'We recognize the weight of brother Wallace's observation. And we would certainly urge the churches to send no man unless you have absolute knowledge of the man and his need. That it is right, however to send directly to the man in the field as per Blackmon's suggestion as very evident from the practice of the Philippian church sending directly to Paul rather than to Antioch—his "sponsoring" congregation. That it is also right to send help to a needy field to be used under the direction of the elders of a church is clear from Acts 11:80. Due care must be exercised in either case—whether money is sent directly to the man in the field or is sent to some "sponsoring" church." (Gospel Guardian, August 18, 1949, page 7.)

The above is the nearest approach to a controversy in regard to the method of cooperation that I can find in the Guardian prior to early 1950. But the stand of the Guardian then, as expressed by its editor, was that either of the above mentioned methods is right—namely, (1) "whether money is sent directly to the man on the field," or (2) "is sent to some 'sponsoring' church."

April 20, 1950 But as of April 20, 1950, boom! boom! Things have changed; war is declared; and an all-out offensive is launched! Against what? Against one of the above "right" methods of cooperation! The "sponsoring" church method has suddenly become wrong. It is a "new digression" and "apostasy," and must be battled against "without restraint." And which of the above formerly "right" methods is used now "makes the same difference as whether one sprinkles or immerses." That is putting the "sponsoring" church method on a par with sprinkling for baptism, and is equivalent to making it a test of fellowship. And against it, the Guardian editor wrote me on May 4, 1950, "We are committed to 'battle' and that 'without restraint,' yes, even to the point of 'division' on exactly the same basis that those who opposed the instrumental music 'divided' the church seventy-five years ago." There you have it! The Guardian now threatens to divide the church over the "sponsoring" church method of cooperating in mission work if such method is not abandoned —a method that eight months earlier was "right!"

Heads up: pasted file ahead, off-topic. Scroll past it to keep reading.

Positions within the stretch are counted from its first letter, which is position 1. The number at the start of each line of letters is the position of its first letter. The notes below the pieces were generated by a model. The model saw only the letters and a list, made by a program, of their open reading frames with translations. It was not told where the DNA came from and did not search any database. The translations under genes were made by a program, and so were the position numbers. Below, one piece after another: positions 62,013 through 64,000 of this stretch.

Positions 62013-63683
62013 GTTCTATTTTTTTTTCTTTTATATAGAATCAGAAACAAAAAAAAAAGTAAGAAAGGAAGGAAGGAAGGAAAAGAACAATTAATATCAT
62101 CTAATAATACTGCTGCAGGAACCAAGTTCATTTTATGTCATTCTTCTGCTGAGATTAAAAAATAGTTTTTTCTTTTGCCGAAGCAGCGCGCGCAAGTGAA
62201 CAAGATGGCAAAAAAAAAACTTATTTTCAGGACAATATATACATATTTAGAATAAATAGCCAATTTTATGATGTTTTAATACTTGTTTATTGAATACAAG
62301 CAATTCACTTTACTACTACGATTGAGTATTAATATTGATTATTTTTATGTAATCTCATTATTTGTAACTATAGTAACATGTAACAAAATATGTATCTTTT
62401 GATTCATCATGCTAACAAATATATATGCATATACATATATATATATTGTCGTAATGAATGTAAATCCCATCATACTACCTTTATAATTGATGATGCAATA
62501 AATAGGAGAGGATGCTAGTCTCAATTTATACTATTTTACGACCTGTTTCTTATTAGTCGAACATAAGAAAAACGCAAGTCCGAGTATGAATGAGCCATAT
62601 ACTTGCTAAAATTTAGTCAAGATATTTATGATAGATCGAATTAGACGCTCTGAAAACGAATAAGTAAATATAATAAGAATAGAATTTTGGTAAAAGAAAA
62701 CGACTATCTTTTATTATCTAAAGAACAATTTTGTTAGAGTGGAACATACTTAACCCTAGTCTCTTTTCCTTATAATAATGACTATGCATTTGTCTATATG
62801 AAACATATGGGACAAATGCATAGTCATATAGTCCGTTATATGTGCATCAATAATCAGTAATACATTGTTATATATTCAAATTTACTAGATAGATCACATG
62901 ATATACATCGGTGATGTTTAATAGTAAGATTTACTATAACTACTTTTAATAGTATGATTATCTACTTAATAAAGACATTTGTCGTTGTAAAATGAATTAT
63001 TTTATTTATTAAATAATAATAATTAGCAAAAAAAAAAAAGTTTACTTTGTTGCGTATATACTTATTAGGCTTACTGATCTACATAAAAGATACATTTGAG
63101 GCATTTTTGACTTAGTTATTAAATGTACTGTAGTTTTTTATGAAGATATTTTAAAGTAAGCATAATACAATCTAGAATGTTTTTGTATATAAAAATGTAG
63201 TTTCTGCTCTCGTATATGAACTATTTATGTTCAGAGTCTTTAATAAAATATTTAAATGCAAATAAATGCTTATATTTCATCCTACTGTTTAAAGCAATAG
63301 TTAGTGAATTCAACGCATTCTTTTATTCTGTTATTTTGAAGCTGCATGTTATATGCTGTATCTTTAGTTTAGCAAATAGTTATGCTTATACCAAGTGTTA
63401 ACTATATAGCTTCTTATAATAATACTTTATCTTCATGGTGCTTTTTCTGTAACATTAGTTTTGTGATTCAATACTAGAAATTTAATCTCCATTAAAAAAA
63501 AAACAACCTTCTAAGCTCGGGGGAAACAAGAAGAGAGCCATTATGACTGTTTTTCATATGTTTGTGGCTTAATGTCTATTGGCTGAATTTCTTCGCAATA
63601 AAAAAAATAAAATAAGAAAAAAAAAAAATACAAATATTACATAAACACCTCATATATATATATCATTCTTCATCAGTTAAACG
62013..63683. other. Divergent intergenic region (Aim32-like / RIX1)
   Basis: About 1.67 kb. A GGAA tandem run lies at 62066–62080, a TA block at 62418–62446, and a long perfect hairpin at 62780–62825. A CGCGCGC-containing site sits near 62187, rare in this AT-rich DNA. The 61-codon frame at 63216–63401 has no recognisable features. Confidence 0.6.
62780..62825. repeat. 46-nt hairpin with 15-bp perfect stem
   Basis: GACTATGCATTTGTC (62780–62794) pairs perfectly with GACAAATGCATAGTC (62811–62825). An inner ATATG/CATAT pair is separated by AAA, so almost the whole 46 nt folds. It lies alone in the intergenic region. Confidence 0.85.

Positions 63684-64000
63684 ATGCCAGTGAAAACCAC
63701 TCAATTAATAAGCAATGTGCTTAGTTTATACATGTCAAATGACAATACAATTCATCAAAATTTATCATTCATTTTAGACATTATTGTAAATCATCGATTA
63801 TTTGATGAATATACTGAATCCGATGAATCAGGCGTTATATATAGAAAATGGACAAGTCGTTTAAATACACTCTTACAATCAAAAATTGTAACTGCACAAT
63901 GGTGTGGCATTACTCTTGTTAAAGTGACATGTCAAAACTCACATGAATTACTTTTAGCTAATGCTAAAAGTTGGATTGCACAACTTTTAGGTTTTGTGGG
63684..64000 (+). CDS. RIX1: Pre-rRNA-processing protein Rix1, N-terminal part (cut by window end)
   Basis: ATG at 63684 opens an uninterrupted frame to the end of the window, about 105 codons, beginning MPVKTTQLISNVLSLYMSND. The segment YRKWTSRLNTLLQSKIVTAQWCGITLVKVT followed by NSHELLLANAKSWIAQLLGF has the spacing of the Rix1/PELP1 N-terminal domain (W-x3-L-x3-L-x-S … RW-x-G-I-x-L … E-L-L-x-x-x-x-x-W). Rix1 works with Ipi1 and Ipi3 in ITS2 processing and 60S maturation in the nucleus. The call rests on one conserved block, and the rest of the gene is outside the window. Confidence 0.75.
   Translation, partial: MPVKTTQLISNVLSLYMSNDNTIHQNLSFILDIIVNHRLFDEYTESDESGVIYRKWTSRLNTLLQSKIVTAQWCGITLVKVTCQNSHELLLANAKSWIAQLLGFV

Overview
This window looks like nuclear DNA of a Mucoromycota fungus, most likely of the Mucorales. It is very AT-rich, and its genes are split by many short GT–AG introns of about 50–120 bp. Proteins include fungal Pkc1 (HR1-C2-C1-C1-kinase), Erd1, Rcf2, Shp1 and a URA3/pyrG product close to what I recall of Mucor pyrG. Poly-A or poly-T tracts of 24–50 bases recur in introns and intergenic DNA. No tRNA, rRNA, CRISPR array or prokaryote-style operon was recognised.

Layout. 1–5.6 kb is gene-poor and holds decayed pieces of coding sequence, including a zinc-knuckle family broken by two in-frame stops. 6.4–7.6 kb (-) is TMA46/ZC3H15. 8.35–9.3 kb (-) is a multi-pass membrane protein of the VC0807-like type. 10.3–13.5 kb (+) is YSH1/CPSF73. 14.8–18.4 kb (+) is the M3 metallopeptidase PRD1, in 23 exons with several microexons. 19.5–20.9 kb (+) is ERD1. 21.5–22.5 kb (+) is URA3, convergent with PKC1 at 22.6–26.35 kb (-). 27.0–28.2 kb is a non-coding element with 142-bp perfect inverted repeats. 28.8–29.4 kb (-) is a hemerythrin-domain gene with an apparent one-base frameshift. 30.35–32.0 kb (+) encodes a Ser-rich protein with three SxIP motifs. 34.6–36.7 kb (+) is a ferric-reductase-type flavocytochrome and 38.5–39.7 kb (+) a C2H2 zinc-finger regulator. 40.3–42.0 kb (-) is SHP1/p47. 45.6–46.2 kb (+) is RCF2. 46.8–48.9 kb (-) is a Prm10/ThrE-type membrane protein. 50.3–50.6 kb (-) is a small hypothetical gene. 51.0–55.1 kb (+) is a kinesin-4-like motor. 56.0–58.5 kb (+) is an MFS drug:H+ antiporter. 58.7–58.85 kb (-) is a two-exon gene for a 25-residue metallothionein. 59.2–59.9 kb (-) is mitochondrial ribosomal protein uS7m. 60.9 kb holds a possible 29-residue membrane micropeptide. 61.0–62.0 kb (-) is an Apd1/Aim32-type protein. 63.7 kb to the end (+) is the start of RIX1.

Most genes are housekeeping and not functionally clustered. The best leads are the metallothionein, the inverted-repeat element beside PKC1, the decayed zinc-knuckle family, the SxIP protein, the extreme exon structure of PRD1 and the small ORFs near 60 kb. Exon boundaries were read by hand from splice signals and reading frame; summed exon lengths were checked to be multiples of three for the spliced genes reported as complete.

Is This Not Right

If the "sponsoring" church method of cooperation in mission work is "digression" and "apostasy," and those practicing it or approving it should not be fellowshipped, then was not the Guardian editor a digressive and apostate in 1949, since he then taught such as being "right?" If not, why not? But if the Guardian editor was worthy of fellowship in 1949, and was not digressive and apostate, neither is the "sponsoring" church method of cooperation in mission work a matter of digression and apostasy even now; and this would mean that today the Guardian is creating and leading a faction in the church, would it not? If not, why not? And, if so, why should not the following apply? "Now I beseech you, brethren, mark them which cause divisions and offences contrary to the doctrine which ye have learned; and avoid them. For they that are such serve not our Lord Jesus Christ, but their own belly; and by good words and fair speeches deceive the hearts of the simple." (Rom. 16:17, 18) Think on these things!